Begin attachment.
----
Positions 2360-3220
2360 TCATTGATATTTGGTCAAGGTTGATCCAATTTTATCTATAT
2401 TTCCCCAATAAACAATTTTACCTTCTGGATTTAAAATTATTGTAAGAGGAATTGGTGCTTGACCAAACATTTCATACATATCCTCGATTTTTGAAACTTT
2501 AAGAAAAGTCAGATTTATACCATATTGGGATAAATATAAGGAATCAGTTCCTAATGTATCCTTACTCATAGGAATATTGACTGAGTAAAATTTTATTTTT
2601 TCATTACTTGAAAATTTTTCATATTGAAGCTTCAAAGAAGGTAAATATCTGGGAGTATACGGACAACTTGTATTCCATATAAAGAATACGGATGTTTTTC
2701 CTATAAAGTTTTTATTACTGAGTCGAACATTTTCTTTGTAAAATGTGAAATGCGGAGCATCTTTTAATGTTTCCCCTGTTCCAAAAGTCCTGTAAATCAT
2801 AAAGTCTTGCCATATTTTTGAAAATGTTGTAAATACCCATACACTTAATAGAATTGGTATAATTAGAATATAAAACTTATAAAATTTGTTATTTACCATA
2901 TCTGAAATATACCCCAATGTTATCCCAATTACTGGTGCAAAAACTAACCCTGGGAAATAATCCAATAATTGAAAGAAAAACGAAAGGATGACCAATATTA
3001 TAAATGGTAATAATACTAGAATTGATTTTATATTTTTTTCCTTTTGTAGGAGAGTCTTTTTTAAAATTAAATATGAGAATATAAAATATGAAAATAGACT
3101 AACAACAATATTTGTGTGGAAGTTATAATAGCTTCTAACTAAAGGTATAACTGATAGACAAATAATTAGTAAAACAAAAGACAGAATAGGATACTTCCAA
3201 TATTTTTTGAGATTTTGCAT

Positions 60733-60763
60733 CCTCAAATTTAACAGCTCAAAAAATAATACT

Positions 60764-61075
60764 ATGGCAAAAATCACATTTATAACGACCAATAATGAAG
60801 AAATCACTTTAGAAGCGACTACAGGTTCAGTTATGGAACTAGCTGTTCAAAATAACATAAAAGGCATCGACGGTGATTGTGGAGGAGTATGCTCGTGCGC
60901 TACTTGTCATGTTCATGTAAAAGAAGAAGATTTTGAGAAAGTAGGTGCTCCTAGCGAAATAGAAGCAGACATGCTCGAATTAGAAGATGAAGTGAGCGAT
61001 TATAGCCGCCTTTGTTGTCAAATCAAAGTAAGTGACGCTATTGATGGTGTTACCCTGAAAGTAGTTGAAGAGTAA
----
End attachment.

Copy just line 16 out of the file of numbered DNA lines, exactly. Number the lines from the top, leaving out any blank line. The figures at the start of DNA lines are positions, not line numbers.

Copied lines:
60801 AAATCACTTTAGAAGCGACTACAGGTTCAGTTATGGAACTAGCTGTTCAAAATAACATAAAAGGCATCGACGGTGATTGTGGAGGAGTATGCTCGTGCGC